The other day I had to delete a couple of games from my phone because I realised they were a) addictive b) taking too much of my time and c) not even very fun. So yes, I definitely tend towards wasting my time and therefore my life.

Then there’s the time I spend watching TV. Multiple hours each day in front of the box. That can’t be good. And then there’s all of the things I do and then regret.

I like to imagine that when we die, God shows us all of the stats for our earthly lives, like you can see on a video game. Things like jokes told, total time spent on mobile (excluding phone calls), friends made, friends lost, total time spent in prayer, total money donated to charity, biggest expense, total time helping others, total time laughing, total steps taken, total carbon footprint, time dominated by gluttony/lust/envy/greed/wrath/pride/sloth, total apples eaten, etc. etc., and with breakdowns for all the data over time. But I don’t think my stats would look very good.

I also like to imagine we get to see a highlights reel showing all of our best and worst moments. I’m not sure I’ll like watching my highlights reel either actually… Too much bad and not enough good.

I’m glad to say that we’re not judged on the basis of these stats or highlights, and don’t have to reach certain thresholds to enter heaven (although they maybe give a rough idea of purgatory time). But I don’t want to die and realise I wasted my life. Or even just a portion of my life.

Why did God make you? A. God made me to know Him, to love Him, and to serve Him in this world, and to be happy with Him forever in the next. [From the Baltimore Catechism]

So what am I going to do about it?

  1. Delete any apps that waste my time
  2. Use the daily examen prayer to make sure I use my time/energy/life right each day
  3. Commit more time to prayer
  4. Watch less TV

God bless

Foxes and Goodness and God

I follow a fantastic twitter account, @hourlyFox, which posts one photo of a fox each hour. If you’re on twitter, follow it.

These foxes have taught me a profound truth: goodness is something solid and real. Sometimes I forget this. I start thinking of goodness as being something subjective, existing only in our minds, or as being just relational, existing only between things. But these foxes disprove this.

These foxes are good. God sees foxes, and sees that they are good. And they are not merely good-to-me or good-according-to-me; they are good-in-and-of-themselves. Foxes were good for millions of years before we humans even showed up.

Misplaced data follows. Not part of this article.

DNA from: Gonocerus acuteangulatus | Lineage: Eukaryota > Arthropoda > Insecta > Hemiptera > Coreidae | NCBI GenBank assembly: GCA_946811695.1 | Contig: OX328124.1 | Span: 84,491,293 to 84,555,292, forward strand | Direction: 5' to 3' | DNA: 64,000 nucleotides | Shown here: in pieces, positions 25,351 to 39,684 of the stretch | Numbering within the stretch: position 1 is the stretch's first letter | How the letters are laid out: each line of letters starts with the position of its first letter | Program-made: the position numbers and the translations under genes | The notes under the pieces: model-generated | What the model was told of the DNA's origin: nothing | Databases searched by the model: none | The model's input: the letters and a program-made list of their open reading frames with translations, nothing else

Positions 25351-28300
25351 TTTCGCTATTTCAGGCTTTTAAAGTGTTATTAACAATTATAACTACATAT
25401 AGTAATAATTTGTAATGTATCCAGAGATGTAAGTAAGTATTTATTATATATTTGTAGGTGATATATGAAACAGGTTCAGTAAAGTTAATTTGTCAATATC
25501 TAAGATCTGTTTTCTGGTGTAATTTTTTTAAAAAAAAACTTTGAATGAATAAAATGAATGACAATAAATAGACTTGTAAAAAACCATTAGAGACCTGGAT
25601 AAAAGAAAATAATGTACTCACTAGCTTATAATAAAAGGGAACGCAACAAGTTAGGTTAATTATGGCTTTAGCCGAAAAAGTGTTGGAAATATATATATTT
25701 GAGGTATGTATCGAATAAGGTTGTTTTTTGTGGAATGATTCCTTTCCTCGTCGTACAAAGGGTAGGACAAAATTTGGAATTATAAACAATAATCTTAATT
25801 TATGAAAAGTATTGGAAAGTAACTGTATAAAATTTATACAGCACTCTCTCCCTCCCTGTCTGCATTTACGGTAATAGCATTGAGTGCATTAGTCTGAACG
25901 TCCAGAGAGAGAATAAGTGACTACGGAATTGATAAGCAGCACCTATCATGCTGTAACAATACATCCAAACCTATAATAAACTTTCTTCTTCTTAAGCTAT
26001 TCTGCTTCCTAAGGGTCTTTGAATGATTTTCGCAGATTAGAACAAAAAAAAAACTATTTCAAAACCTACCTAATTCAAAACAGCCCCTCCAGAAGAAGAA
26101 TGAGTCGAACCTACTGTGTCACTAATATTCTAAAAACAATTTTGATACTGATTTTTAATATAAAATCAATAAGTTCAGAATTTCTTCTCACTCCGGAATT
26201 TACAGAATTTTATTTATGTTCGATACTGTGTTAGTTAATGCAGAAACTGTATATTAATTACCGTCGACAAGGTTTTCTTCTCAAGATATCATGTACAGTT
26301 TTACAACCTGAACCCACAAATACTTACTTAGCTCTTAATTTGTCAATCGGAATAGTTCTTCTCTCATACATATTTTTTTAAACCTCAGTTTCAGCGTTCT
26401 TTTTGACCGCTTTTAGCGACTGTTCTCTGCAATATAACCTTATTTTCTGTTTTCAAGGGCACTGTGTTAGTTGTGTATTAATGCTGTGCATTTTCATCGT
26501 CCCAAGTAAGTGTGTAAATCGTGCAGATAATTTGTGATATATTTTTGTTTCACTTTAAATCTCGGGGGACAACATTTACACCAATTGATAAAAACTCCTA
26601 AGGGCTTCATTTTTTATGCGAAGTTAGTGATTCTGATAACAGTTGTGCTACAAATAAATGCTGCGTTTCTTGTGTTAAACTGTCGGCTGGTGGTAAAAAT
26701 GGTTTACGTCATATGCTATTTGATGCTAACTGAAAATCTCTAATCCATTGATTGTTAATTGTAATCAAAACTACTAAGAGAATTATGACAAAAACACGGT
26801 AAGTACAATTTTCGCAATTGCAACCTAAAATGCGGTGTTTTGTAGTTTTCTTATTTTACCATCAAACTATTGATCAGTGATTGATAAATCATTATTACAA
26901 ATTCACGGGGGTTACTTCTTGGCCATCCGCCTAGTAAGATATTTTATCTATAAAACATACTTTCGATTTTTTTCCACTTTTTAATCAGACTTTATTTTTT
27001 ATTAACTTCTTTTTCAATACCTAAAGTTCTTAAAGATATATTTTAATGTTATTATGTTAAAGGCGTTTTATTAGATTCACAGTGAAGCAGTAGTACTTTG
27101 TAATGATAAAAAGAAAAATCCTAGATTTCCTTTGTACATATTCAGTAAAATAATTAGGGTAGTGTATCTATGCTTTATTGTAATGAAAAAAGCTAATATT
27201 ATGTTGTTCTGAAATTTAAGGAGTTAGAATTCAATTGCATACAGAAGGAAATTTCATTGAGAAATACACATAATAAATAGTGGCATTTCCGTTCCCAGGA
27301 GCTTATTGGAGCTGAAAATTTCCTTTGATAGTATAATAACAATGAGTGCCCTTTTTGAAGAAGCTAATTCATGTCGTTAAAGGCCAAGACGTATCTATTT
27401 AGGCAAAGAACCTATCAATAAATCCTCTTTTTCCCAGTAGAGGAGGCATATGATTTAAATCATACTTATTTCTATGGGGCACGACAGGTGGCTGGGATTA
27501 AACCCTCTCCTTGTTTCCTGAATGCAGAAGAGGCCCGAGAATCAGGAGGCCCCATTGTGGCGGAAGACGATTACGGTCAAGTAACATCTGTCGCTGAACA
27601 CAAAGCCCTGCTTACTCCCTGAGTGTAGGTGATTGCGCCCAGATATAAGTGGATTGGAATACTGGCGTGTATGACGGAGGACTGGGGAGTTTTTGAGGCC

As St Thomas said, “Goodness and being are really the same, and differ only in idea” (ST I, Q.5, Art.1). Foxes remind me of this truth. When we forget this, we can become stupidly small minded, obsessed with ourselves and with other people’s thoughts. When we are the measure and centre of the universe, the source of its meaning, our universe becomes as small as we are, and will suffocate us with its pressure.

It’s not all about me! It’s not even all about us! The universe would still be genuinely good if human beings never existed. Of course, we are good too, but not merely by our own judgments.

All of this does raise the question: who is it good to? Because as much as foxes are good in themselves, I’m not sure if the idea of “good” makes sense in a non-personal context. St Thomas links goodness with desire, which is surely tied to personhood. So can anything really be good in itself?

Yes, by being good in God. I believe that foxes being good in themselves is the same as foxes being good in God’s eyes. In fact, I believe their existence is the same as God’s knowledge/experience of them. God is not separated from reality for there to be a subjective-objective distinction. He is the non-other.

What’s more, the goodness of each fox is a participation-in and revelation-of the goodness of God, that is, God Himself.

Now we must ask: have we just shifted the existential burden onto this “God” character? Is the world small and in itself meaningless to Him, if not to us?

No. We must remember that God is perfectly humble (and this humility is Himself). Like fox cubs at play, He doesn’t act for any end beyond rejoicing in the act itself. It has no greater meaning and it needs no greater meaning. He has no greater meaning and He needs no greater meaning. He is love.

God bless you!

God loves sinners

God loves sinners.

I think this is a lot easier to accept when the sinner in question isn’t myself. When I’m the sinner, I find it impossible to accept that God really loves me, and can’t help hiding from God and trying to earn my way back into His good graces. Which I also know I can’t do.

Basically, God has to batter me down with His tenderness, to accept His merciful love. It’s impossible for me, but not for Him. The most I can do is ask Him to do this.